Matthew Heimen: Yeah, no I appreciate those descriptions because I think sometimes to a casual observer you would assume that they're pretty much doing the same thing which leads to my next question and that is. How much interaction is there between the House committee and the Senate committee? In other words, is there duplication of effort between the two committees? I know each is serving their respective chamber, but is there ever a time in which the two committees are communicating with each other and dividing labor or at least sharing work product? I'm wondering how that works.
Michael Geffroy: Heather I'll jump in if you want, and I would note that Heather mentioned that the HPSCI has sub-committees and that's one model that the Senate does not have. We just have the straight up committee in part because our memberships are a little bit smaller. But that's a fine point of distinction.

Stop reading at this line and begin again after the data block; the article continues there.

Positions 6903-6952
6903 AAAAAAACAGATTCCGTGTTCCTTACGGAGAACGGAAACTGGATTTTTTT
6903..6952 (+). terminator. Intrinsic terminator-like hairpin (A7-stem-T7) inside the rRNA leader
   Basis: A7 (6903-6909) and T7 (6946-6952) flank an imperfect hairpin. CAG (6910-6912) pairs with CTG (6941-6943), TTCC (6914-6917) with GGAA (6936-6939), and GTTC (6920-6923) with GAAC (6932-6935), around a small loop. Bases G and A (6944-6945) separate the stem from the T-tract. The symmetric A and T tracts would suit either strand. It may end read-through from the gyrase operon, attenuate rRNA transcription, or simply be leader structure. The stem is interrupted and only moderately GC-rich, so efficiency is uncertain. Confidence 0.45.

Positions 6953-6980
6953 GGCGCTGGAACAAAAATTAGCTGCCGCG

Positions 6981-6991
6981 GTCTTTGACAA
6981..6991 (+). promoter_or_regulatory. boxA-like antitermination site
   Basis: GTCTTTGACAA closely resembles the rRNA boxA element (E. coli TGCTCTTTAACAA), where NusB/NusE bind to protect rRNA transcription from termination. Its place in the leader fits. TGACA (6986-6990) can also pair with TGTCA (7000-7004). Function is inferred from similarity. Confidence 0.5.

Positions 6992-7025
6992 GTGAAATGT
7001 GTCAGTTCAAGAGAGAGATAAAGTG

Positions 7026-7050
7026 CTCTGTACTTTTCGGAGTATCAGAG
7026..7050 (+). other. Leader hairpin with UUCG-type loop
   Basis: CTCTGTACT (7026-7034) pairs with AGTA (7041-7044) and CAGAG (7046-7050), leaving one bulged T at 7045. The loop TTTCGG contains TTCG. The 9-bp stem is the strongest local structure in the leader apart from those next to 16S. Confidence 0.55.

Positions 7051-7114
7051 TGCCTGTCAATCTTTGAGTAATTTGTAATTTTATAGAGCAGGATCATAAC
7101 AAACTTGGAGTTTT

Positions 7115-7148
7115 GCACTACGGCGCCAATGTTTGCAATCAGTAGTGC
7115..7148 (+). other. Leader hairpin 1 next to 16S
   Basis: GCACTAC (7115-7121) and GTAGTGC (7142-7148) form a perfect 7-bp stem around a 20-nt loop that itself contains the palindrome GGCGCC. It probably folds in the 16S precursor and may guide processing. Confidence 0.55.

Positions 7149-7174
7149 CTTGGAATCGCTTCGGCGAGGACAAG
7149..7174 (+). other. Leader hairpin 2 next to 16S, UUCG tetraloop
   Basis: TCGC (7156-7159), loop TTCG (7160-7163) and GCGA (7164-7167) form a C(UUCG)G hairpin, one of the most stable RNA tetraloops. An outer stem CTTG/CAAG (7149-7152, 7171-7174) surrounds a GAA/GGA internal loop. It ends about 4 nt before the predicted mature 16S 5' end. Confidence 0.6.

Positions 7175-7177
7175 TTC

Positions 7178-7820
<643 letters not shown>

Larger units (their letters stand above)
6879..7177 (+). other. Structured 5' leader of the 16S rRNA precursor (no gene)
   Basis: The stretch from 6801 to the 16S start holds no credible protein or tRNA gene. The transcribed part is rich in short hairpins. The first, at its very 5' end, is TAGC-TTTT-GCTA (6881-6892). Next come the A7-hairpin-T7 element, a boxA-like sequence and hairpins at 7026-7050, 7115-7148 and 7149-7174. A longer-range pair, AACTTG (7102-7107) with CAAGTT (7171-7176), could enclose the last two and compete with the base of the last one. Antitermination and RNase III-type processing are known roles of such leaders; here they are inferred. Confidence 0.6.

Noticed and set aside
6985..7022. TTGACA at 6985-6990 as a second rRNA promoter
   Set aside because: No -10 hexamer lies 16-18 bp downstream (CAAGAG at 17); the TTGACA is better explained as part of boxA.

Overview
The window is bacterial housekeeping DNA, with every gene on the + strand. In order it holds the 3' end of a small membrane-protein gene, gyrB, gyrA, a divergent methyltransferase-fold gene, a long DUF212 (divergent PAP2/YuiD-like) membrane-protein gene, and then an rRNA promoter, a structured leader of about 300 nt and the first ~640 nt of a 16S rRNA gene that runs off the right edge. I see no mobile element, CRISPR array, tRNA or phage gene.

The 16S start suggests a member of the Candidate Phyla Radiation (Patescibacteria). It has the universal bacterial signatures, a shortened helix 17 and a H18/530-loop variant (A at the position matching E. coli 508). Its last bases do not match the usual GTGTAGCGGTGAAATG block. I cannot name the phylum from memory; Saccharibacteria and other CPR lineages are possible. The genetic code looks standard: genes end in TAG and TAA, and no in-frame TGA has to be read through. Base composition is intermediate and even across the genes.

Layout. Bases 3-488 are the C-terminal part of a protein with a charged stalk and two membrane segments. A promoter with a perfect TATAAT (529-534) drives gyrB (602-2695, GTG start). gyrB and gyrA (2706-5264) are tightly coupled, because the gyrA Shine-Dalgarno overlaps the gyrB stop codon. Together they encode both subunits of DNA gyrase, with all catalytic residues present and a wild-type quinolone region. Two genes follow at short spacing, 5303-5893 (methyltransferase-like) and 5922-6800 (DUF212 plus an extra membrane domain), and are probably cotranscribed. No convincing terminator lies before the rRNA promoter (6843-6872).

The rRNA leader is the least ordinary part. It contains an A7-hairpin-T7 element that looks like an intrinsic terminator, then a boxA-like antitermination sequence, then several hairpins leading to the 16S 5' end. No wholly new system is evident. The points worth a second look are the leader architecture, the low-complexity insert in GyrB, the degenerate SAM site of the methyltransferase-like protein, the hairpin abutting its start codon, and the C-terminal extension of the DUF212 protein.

But to answer your question, typically each chamber is doing its own business. But there is, just because of the nature of the subject matter. There are frequently opportunities for joint briefings. There's a, Heather I can't think of a time when we did a joint hearing, certainly not during my tenure. But there will be times when staff are welcome to come over and listen in to the other chamber's hearings, especially if they have the appropriate clearance levels and what not.
When we craft the Intelligence Authorization Bill or if there's other legislation that we're working on like back in 2015 we passed out the Cyber Security Information Sharing Act and the intelligence committees were given the responsibility to craft and shepherd that bill to Congress and we worked when I was the General Council at the time and we worked very closely with our counterparts in the House. I on a daily basis there is not much joint activity. I'd say it's more kind of specific in nature and that's just the nature of the beast. And you'll frequently see on one day the Director of National Intelligence will come and testify before the Senate and then the following Thursday he'll come over to the House side and do the same.
One other point, when we were crafting the Authorization bill each year, we among the staff would typically every other year one committee would have the pen on the legislation and would be responsible for the nuts and bolt of putting the actual bill together and that would flip from year to year which chamber would have the pen so to speak.